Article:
Not every territory you recovery in Crusader Kings 3 can be down by asking nicely. More commonly, you and your allies will have to go to war against your neighboring countries. The conflict could happen because of disagreements, or you merely want more land for your dynasty. When you need to call your armies, it’s best to know how to manage them.
How to raise and manage your armies
When combat starts, you need to raise your levies from their provinces to become an army. You can do it from the military screen. Click on the military icon on the top right, and on the military screen, the option to raise all your armies should be at the top. Unless you have multiple rally points all over your realm, your army spawns at a single location. Most of your forces are levies, farmers with primitive weapons, so they are not a refined army.
However, men-at-arms and knights, or champions, are also available in your army and are the best fighters among your horde. They’re capable of turning the tide and doing severe damage to any army you come across. Your ruler can have a select number of knights serving them, and they’re made up of characters from your court. Men-at-arms take prestige to construct and maintain.
Traditionally, your ruler can command the army, but you can choose another military leader to oversee it. Do this, click on the army once it has fully formed, and you should see your ruler’s icon on the bottom left. Click on them, and choose another character to command them. The commander of the army has the potential to be captured or die during battles. The leader’s commanding ability is a combination of their martial skills, and additional bonuses from various passives you can earn during your campaign.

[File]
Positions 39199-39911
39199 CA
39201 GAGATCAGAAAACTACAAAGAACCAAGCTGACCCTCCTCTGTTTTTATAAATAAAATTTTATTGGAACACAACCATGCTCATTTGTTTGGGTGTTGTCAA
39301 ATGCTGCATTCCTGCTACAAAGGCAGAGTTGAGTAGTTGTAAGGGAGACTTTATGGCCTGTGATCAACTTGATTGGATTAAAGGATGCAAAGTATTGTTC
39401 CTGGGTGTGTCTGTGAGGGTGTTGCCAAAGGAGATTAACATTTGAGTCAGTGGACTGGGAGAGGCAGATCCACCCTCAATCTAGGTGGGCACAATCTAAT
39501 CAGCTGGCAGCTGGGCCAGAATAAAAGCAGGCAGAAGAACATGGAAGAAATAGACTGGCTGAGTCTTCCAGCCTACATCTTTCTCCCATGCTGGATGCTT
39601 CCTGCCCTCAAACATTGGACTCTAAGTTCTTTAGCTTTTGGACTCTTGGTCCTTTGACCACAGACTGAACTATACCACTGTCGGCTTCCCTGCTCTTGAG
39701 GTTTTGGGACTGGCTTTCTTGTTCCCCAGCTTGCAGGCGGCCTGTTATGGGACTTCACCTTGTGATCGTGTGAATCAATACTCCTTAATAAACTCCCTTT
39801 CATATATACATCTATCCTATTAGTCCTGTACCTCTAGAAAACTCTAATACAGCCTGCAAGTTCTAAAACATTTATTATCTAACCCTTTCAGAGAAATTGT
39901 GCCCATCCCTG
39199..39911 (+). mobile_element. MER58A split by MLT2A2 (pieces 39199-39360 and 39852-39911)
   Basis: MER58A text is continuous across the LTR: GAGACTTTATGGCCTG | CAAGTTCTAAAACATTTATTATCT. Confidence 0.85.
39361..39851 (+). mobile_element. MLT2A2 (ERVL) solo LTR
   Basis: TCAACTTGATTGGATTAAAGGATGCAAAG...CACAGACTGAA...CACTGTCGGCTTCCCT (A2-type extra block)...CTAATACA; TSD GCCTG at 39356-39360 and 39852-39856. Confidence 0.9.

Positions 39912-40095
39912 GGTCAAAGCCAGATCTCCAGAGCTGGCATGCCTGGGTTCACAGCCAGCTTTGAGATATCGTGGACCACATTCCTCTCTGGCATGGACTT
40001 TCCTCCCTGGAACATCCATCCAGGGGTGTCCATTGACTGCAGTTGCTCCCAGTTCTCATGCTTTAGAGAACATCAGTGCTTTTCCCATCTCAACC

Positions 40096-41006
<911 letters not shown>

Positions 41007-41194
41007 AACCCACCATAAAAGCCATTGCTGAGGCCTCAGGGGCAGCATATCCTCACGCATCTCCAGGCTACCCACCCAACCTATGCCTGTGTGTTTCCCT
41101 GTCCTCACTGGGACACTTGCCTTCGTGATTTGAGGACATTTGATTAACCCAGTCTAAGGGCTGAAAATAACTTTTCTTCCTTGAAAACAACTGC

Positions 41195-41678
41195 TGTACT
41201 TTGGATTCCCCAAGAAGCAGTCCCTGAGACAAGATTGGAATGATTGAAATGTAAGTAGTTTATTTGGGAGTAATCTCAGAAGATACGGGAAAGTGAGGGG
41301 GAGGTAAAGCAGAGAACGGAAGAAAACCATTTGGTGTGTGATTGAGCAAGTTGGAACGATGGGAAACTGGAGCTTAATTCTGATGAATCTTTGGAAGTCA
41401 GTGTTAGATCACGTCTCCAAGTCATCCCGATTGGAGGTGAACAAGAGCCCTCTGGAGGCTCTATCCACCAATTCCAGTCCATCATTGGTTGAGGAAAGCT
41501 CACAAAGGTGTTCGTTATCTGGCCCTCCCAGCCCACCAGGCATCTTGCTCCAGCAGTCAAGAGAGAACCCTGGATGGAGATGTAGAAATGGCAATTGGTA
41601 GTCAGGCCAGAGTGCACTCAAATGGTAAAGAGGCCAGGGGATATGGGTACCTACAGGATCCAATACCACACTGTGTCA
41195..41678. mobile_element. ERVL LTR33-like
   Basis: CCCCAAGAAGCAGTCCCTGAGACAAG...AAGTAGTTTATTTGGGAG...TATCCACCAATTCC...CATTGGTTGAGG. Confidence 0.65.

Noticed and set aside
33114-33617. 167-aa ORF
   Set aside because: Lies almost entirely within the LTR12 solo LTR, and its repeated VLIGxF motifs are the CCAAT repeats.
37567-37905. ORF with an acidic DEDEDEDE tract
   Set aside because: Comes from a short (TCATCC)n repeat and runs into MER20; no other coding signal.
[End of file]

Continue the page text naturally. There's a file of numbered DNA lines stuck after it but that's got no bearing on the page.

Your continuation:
How to fight armies
When two opposing armies meet up on a single province location, they battle against one another. The two character icons on the map meet up and start fighting each other, serving as the stand-in for the two more massive armies battling.
An army’s size and quality determine the winner. Smaller armies of higher quality have a good chance of beating a larger, lower-quality army. For example, an army of 3,000 levies might not win against a higher quality army, even though they only have 1,500 to 2,000 soldiers. The higher quality armies typically have knights and various men-at-arms combatants.
When armies encounter each other, the battle numbers displayed at the bottom of the screen show how they are doing against each other. There’s also a number in the middle that shows if your army has the advantage or not. If the number is positive and green, your army has the advantage is winning. When it is red and negative, your soldiers are losing ground and steadily losing. You gain a benefit based on the terrain, your commander’s martial skill, your commander’s traits and bonuses, and the type of soldiers you are commanding.
Alongside each commander is their respective combat rolls, showing how well they did during that round. The commanders are constantly rolling against each other, using their numerous advantages to claim victory.
Once you win the battle, the winner remains in the territory, and the other one moves away. Both armies will have less than they started with, but if you wait a few days, the army returns to full strength unless your army is losing supplies.